When your term is up and you step back on the sublight transport with a stack of good reading for the long trip and a great sigh of relief, your friend isn’t on the ship. They signed on for another term, taken under the wing of some project lead working way back in the southern temperate zone counting soil bacteria. Even though all the work you all did this whole awful Earth-year shows the result that you knew you’d get before you even arrived. We’ll never be able to come back here, this broken down old planet isn’t healing itself the way we thought it would. The data that the project leads have spent their whole lives collecting keeps showing us the same thing, over and over: we’re not welcome here any more. If there was even one promising pattern in the data, anything that might convince the bigwigs on Mars that there was hope here, we’d be back. But all the science tells us that the path of human progress has led us irrevocably away from this place.

The lifers will stay, and maybe your friend will become one of them, wasting their days wandering through the chaos of this planet’s haphazard biology. No ambitions, no great scientific marvels, no leaps and bounds for human advancement. Just the scraps of green forest and the endless desert dust, and the inscrutable lives of living beings who care nothing for human designs, serve no purposes save their own. Humble, small, bound by the rules and limits of a world that existed long before us and, clearly, will carry on quite happily without us. How sad. You’re grateful to be headed home.



Erin Innes writes, lives, and farms in a small rural community on the shores of the Salish Sea. Their work spans forms and genres, and has appeared in Proximity, Briarpatch, Local Smoke, and many others.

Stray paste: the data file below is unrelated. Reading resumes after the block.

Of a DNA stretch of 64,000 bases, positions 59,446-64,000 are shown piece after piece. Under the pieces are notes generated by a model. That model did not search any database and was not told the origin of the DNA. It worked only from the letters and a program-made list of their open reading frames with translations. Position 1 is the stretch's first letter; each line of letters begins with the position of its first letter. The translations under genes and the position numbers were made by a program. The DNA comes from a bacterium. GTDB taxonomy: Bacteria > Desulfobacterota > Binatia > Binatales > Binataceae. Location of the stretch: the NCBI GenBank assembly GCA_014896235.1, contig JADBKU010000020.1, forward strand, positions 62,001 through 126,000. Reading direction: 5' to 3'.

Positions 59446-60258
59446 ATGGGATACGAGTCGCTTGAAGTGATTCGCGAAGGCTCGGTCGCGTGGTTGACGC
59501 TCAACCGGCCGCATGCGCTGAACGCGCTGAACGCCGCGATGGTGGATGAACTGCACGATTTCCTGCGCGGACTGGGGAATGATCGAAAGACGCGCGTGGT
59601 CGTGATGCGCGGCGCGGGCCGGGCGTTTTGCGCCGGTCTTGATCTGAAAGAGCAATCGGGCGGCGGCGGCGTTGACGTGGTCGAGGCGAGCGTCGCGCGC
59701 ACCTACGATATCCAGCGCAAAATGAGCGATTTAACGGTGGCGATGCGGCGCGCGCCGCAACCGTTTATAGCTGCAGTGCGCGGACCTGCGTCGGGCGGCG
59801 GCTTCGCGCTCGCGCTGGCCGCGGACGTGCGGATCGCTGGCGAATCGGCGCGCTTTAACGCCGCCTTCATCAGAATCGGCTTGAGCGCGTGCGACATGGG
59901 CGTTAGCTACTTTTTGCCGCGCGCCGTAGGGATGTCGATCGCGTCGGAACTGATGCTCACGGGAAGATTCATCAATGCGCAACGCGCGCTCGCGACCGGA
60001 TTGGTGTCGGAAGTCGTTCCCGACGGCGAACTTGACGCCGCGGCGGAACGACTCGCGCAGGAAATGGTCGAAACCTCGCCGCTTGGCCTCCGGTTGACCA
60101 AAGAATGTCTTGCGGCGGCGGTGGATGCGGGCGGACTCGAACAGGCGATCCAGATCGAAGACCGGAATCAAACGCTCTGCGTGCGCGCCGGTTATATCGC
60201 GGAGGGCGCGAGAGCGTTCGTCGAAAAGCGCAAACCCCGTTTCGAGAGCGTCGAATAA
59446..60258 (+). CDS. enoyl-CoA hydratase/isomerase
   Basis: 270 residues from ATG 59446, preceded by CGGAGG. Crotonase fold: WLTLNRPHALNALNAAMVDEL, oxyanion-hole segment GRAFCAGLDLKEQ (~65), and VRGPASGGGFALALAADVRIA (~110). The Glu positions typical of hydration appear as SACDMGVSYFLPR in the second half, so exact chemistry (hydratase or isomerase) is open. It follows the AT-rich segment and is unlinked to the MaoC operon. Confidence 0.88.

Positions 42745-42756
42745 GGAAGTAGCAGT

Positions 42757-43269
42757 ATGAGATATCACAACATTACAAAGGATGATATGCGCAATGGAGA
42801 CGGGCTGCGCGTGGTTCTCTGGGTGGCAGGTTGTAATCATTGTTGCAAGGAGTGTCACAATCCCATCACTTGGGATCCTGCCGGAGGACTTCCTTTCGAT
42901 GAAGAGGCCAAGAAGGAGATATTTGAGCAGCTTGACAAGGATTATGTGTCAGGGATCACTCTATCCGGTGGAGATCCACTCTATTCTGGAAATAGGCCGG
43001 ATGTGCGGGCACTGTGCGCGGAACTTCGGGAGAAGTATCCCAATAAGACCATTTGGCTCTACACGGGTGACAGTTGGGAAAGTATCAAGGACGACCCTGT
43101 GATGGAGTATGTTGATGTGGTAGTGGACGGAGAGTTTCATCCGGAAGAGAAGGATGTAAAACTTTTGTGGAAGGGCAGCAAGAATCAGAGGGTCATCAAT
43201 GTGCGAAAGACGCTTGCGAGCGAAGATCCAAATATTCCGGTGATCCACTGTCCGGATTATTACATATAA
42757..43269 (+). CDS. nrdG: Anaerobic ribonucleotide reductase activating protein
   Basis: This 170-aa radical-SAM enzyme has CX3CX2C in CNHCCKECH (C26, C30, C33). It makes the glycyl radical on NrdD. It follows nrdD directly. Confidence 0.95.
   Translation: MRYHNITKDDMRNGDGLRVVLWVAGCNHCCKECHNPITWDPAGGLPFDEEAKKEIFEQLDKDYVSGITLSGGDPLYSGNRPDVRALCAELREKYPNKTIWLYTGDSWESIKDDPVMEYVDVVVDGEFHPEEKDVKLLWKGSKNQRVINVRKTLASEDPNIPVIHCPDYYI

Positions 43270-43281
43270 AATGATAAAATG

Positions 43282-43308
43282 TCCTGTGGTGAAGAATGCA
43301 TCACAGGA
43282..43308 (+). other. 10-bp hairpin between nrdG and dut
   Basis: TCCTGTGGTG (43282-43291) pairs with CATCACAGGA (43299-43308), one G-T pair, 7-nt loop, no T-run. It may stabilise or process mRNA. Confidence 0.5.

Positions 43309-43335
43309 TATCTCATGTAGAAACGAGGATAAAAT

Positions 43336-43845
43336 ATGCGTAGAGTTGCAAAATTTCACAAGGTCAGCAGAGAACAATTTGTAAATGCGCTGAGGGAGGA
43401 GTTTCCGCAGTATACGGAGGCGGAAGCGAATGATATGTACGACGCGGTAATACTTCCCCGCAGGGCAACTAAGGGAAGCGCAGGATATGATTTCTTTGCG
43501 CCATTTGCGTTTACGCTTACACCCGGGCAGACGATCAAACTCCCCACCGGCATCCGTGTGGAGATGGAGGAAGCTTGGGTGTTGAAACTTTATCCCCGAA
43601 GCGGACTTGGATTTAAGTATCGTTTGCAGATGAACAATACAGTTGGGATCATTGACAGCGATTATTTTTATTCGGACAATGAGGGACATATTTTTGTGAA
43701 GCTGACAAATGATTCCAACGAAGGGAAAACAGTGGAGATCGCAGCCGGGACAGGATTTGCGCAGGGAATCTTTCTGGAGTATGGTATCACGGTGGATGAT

Current Issue
30 Jan 2023

In January 2022, the reviews department at Strange Horizons, led at the time by Maureen Kincaid Speller, published our first special issue with a focus on SF criticism. We were incredibly proud of this issue, and heartened by how many people seemed to feel, with us, that criticism of the kind we publish was important; that it was creative, transformative, worthwhile. We’d been editing the reviews section for a few years at this point, and the process of putting together this special, and the reception it got, felt like a kind of renewal—a reminder of why we cared so much.
It is probably impossible to understand how transformative all of this could be unless you have actually been on the receiving end.
Some of our reviewers offer recollections of Maureen Kincaid Speller.
Criticism was equally an extension of Maureen’s generosity. She not only made space for the text, listening and responding to its own otherness, but she also made space for her readers. Each review was an invitation, a gift to inquire further, to think more deeply and more sensitively about what it is we do when we read.
When I first told Maureen Kincaid Speller that A Closed and Common Orbit was among my favourite current works of science fiction she did not agree with me. Five years later, I'm trying to work out how I came to that perspective myself.
Cloud Atlas can be expressed as ABC[P]YZY[P]CBA. The Actual Star , however, would be depicted as A[P]ZA[P]ZA[P]Z (and so on).
In the vast traditions that inspire SF worldbuilding, what will be reclaimed and reinvented, and what will be discarded? How do narratives on the periphery speak to and interact with each other in their local contexts, rather than in opposition to the dominant structures of white Western hegemonic culture? What dynamics and possibilities are revealed in the repositioning of these narratives?
a ghostly airship / sorting and discarding to a pattern that isn’t available to those who are part of it / now attempting to deal with the utterly unknowable
Most likely you’d have questioned the premise, / done it well and kindly then moved on
In this special episode of Critical Friends, the Strange Horizons SFF criticism podcast, reviews editors Aisha Subramanian and Dan Hartland introduce audio from a 2018 recording for Jonah Sutton-Morse’s podcast Cabbages and Kings which included Maureen Kincaid Speller discussing with Aisha and Jonah three books: Everfair by Nisi Shawl, Temporary People by Deepak Unnikrishnan, and The Winged Histories by Sofia Samatar.
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Welcome, fellow walkers of the jianghu.
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By: RiverFlow
Translated by: Emily Jin
Issue 21 Nov 2022